Its disappointing when you consider the two years, and the studio time & BBC funding they've had, and most of what they've done is in many places regurgitated loads of ideas, and indeed entire storylines in some cases, from the second series. Also, in many of the places where they havent done this, they've simply fallen back on exaggerated versions on things popularly associated with the Boosh, cases in point being the crimping and the scat singing.

However, all this said, I'm still gonna give it three stars for some occasions where the magic I fell in love with when I first got into the Boosh is still apparent, such as the Eels. This seems to show that the magics not quite gone yet, and theres still hope for the next series. Also, Rich Fulcher's parts are all great - his characters, including the highly welcome return of Bob Fossil are one of the biggest redeemers of series three.
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on 3 September 2008
Ace fantastical comedy series loses the comedy and becomes a massive self-congratulatory tugfest. Gutted. Interestingly, the children in the family's loyalty is unwavering whereas the big un's are all agreed that the funny has done a runner, that may mean nowt but may mean everything. I hate saying this, but for me it's time to put the Boosh to bed. I'll look forward to whatever the chaps get up to next time though, as a team or as individuals.
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on 19 April 2009
Having been mesmerised by the magical humour that captivated me for the first two series, this was sadly something of a disappointment. Some of the episodes simply reflect on the unpleasant, egotistical personality that Noel Fielding has recently developed, such as pressuring Howard into having a birthday party. I always found Julian Barratt a lot funnier than Noel Fielding, and it is sad that his potential has been ruined in this series- I am just grateful that he isn't tarting himself around the gameshow and late-night television scene like Fielding. Gone are the bizarre array of magical creatures (save the crack fox), and enter a variety of unfunny new B-side creations, and recycled material. The board of shaman were once funny, they are now very boring, and their amusing mystique has gone forever. I would recommend the first two series, possibly the stage show, only funny because of Julian Barratt, but not this.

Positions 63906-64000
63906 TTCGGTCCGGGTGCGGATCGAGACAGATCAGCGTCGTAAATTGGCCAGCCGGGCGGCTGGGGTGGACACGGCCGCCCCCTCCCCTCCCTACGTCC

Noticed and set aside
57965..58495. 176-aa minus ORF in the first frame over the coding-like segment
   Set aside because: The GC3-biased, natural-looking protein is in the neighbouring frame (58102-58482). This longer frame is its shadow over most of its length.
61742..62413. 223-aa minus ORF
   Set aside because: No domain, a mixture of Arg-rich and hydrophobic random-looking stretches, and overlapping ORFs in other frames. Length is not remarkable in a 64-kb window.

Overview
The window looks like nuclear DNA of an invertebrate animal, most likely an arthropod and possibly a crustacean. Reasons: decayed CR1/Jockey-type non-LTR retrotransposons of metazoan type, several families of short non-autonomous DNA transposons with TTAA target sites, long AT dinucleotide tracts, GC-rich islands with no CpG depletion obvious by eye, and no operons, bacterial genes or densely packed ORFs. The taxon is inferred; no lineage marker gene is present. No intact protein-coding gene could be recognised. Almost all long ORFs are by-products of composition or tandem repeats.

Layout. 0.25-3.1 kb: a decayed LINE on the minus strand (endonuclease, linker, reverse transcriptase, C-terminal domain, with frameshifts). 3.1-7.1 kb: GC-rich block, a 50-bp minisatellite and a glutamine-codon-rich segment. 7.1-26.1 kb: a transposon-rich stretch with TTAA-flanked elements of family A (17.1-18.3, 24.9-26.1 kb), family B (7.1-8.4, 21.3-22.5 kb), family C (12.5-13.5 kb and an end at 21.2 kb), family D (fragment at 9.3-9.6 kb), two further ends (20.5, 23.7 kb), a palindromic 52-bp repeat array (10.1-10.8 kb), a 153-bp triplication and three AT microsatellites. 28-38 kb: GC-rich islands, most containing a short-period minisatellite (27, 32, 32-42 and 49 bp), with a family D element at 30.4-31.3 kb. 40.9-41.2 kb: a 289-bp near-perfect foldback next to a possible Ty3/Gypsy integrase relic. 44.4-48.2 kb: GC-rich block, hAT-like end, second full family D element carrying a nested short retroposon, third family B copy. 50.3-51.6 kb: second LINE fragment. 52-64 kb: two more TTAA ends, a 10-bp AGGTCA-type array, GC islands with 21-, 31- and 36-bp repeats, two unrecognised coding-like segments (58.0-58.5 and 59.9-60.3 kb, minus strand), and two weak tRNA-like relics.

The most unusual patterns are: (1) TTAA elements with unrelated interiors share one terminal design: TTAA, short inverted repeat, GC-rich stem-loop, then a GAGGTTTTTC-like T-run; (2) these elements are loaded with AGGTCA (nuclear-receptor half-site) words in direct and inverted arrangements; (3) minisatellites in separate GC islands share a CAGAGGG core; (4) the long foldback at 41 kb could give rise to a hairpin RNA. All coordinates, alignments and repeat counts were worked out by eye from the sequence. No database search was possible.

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on 26 August 2009
Now I love the Boosh, when I first stumbled across them about 3 years ago I thought what the hell is this?! I thought it was a stroke of genius and just my kind of humour. So, I much anticipated the release of the 3rd series and was very sadly dissapointed. Noel and Vince`s characters had changed and were actually, on occasion, dare I say it, unlikeable! It was simply too `polished` for my taste, gone were the old shabby props that made their show so likeable and Kitsch and in were the new style of filming, props, and new and sometimes quite dull characters.